There is promise in Kate Akinson's second book, Human Croquet. Promise that only occasionally manages to escape the black hole of the book's faults.
The major problem is that Kate Atkinson is not Kurt Vonnegut Jr. In Vonnegut's celebrated novel Slaughterhouse Five the protagonist, Billy Pilgrim, becomes unstuck in time. Isobel Fairfax, the 16-year-old protagonist of Human Croquet, also appears to have become unstuck in time or, perhaps, she's been teleported to a parallel dimension. Neither Isobel nor the reader are certain at first.
As it happens, neither explanation proves true. There is another reason that Isobel is jumping from the present to the past and the future. It has to do a with tree in the family garden.
Whatever the explanation, the literary device that Atkinson uses to tell Isobel's story is distracting and unnecessary. As her in splendid debut novel, Behind the Scenes at the Museum, Atkinson furnishes the reader with a riveting character who has a compelling life story. Unlike that novel, Human Croquet goes off the rails. The story is lost due to the confusion brought on by the smoke and mirrors the author conjures to tell Isobel's story.
If Atkinson had confined herself to telling Isobel's story, Human Croquet would have been a more pleasing book and a more successful one. In her zest to present the reader with a book as accomplished as her first, Atkinson over extends herself. Inventiveness gives away to invention, creativity to an artificial construct.
If, ultimately, Human Croquet does not succeed it is because we see too much of the writer and not enough of the story, which is -- for that -- a very good story.
Isobel's mother is missing. Her father, who vanished and presumably dead, mysteriously returns after several years, a new wife in tow. Where is her mother? Why did her father vanish with no explanation?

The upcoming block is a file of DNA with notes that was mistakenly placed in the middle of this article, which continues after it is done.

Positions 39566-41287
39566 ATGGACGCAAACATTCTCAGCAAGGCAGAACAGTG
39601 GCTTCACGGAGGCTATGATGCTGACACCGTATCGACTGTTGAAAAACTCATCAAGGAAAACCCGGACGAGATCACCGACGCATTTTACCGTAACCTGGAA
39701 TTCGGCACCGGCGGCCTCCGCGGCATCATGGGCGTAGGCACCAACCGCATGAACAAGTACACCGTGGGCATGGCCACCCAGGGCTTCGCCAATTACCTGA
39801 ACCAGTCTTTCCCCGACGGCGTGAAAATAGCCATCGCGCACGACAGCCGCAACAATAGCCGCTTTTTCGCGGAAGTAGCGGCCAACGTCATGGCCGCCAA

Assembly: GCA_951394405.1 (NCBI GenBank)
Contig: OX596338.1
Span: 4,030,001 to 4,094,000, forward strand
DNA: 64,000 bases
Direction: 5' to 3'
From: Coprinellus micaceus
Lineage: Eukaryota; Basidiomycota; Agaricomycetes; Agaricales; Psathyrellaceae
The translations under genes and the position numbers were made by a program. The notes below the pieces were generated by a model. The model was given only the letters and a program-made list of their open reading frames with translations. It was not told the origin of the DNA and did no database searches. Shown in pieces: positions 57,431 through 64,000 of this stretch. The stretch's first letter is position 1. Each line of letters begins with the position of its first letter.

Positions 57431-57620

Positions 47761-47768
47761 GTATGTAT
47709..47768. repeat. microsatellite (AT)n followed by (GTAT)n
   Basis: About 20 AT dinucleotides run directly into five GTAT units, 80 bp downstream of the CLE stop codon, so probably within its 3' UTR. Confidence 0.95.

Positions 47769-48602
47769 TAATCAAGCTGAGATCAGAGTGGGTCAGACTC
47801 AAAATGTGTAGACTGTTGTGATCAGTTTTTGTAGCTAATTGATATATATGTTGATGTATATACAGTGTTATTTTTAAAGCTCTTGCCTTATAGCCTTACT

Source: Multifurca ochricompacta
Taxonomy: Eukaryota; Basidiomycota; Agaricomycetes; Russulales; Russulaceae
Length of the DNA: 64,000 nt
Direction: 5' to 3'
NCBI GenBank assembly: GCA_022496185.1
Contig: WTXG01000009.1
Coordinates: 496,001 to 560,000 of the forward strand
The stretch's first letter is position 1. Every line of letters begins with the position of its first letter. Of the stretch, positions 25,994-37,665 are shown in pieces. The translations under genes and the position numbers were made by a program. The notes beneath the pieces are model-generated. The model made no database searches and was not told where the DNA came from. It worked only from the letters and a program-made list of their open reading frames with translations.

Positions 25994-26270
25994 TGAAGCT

Human Croquet is worth reading for those answers. Atkinson's talent -- and she is one of the finest novelists writing today -- shines through. Atkinson is particularly given to astonishing "degrees of separation." Characters are connected in ways that the reader never anticipated; ways that enrich the story and our experience.
She is also one of only a handful of novelist who can be genuinely funny.
Fans of the lady will want to read Human Croquet, both for the story and to chart her development as a writer. Readers unfamiliar with her work are recommended to pick up Behind the Scenes at the Museum or When Will There Be Good News? Two books in which Atkinson's skill as a writer are on full display.
+ + +The completion of Human Croquet advances me in a reading challenge that I have taken up in 2011.
The challenge was issued by The Roof Beam Reader. The 2011 TBR (To Be Read) Pile Challenge is to read 12 books from your to-be-read pile in 12 months. I have read three of my 12 since undertaking the challenge. This is where I stand:
2. Gone With the Wind by Margaret Mitchell
3. War and Peace by Mr. Tolstoy
4. Harry Potter and the Sorcerer's Stone by J.K. Rowling
6. Under the Dome by Stephen King
7. White Noise by Don Delillo
8. Yogi Berra Eternal Yankee by Allen Barra
9. The Welsh Girl by Peter Ho Davies
10. Winter in the Blood by James Welch
12. Emotionally Weird by Kate Atkinson
Reservation Road by John Burnham Schwartz
Tales of Burning Love by Louise Erdrich